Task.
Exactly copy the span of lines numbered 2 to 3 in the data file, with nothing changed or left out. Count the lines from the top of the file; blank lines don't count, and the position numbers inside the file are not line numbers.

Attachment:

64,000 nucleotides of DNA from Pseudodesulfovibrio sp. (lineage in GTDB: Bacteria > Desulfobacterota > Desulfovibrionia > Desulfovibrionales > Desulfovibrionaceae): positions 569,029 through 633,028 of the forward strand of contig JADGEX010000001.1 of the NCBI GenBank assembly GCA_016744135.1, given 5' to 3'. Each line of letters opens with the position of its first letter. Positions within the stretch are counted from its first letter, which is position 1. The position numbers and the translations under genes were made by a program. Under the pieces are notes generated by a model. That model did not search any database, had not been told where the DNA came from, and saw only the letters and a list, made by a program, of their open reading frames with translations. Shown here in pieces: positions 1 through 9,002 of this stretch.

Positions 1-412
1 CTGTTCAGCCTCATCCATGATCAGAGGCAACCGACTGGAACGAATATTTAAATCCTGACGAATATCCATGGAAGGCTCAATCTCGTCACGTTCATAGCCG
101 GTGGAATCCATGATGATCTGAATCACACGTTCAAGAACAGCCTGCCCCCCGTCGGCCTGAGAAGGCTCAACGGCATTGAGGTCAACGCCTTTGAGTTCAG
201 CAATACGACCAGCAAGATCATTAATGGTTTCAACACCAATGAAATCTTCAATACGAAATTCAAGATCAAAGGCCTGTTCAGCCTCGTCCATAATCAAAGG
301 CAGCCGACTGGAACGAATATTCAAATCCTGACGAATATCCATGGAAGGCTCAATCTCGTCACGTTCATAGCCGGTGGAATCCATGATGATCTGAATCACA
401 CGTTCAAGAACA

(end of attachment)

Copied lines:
Positions 1-412
1 CTGTTCAGCCTCATCCATGATCAGAGGCAACCGACTGGAACGAATATTTAAATCCTGACGAATATCCATGGAAGGCTCAATCTCGTCACGTTCATAGCCG